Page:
This page was prepared for a presentation by Roger Burkhart (with help from additional contributors) at Meeting #12 of the NAFEMS-INCOSE Systems Modeling and Simulation Working Group (SMSWG) during the INCOSE International Workshop on February 1, 2016. It provides links to work at INCOSE, OMG, and elsewhere to apply OSLC and Linked Data to engineering needs.
|MBSE Applications of OSLC|
|OMG OSLC Summit (December 9, 2015)|
|INCOSE Insight Vol. 18/2, Integration of MBSE Artifacts Using OSLC|
|OSLC Breakout Session of 2015 INCOSE IW MBSE Workshop (January 24 & 25, 2015)|
|OSLC4MBSE WG of the OMG Systems Engineering DSIG|
|OSLC/OASIS Committees and General Information|
|OASIS OSLC Committees and Governance|
|Open Services For Lifecycle Collaboration (OSLC)|
|World Wide Web Consortium (W3C) Specifications|
|Linked Data Platform|
|Resource Description Framework (RDF)|
|Shapes Constraint Language (SHACL)|
|Web Ontology Language (OWL)|
There is a wealth of information on OSLC and its use of W3C platforms for RDF and Linked Data on the above sites. For more specifics on how OSLC and linked data can solve specific problems of engineering tool integration, see MBSE-related presentations at the recent OMG OSLC Summit, the August 2015 Insight article, and last year's OSLC breakout. For a starting introduction on OSLC for engineering applications, a good place to start is the Introduction to OSLC presentation by Axel Reichwein at the OMG OSLC Summit (December 9, 2015).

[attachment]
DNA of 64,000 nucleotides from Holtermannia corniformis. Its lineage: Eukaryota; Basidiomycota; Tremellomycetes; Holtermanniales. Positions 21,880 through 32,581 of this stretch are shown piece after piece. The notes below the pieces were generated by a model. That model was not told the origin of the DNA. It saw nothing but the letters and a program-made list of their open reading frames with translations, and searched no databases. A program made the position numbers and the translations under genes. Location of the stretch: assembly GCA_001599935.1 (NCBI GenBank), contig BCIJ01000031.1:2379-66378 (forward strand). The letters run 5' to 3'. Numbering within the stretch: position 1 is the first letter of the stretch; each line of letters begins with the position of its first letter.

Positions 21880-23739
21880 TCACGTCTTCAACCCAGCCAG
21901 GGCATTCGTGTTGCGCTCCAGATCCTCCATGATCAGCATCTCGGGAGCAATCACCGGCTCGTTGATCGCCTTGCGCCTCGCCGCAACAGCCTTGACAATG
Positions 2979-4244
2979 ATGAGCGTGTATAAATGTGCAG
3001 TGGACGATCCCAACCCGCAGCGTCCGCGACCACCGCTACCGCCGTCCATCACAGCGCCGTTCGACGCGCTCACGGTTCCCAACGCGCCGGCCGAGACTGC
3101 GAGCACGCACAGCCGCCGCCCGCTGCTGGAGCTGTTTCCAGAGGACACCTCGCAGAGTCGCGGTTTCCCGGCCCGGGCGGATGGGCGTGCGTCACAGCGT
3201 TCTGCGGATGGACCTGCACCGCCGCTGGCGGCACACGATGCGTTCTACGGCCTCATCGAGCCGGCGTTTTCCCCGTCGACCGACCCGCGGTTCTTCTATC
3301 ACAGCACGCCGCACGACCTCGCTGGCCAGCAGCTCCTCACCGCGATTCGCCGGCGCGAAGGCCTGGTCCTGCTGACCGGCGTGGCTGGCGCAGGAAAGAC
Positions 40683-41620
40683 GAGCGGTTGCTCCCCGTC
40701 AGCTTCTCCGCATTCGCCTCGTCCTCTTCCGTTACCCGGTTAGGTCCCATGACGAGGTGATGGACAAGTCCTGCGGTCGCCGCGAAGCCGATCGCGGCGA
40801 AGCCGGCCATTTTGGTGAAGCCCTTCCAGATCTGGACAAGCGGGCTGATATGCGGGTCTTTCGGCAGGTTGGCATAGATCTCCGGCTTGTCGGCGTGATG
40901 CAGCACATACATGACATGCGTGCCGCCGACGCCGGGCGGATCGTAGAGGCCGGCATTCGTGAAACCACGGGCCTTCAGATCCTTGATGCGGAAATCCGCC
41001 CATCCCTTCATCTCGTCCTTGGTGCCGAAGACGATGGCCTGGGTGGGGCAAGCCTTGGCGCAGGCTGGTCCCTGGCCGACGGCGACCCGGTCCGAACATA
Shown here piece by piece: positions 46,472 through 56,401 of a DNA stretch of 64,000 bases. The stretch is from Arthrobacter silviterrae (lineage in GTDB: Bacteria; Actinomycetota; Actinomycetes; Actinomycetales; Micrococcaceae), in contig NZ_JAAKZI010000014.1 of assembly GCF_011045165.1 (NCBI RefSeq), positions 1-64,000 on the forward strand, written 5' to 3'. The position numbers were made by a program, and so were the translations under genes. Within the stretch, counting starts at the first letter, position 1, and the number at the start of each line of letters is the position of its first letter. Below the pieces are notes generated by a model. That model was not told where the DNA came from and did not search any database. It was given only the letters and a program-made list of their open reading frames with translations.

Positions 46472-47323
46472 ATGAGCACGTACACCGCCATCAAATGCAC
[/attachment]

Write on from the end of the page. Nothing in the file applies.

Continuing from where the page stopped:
One specific role for which OSLC and linked data could be well suited is to share a common systems engineering context across multiple engineering tools. Roger Burkhart highlighted this application in a panel presentation at last year's OSLC breakout, and more recently in a short talk on Challenges of Collaboration through Shared Models at the ASSESS 2016 Congress. A breakout group at ASSESS 2016 also proposed standardizing metadata for analysis and simulation models. Mapping of metadata across tools could benefit from the data exchange flexibility provided by OSLC and linked data.
Commercial tools already support OSLC specifications for a variety of ALM, PLM, requirements management, issue tracking, and configuration and change management tools. A summary of such tools is available under the Software link on the main OSLC site. Open-source resources are available to build OSLC-compliant tools, such as the Eclipse Lyo project. The MBSE Center at the Georgia Institute of Technology has recently released some adapters to SysML, requirements management, and dynamic simulation tools which implement their own RDF vocabularies for integrating models at the level of an entire system. See their project link at Systems Engineering Tools Integration & Interoperability using OSLC and their GitHub repositories at github.com/ld4mbse.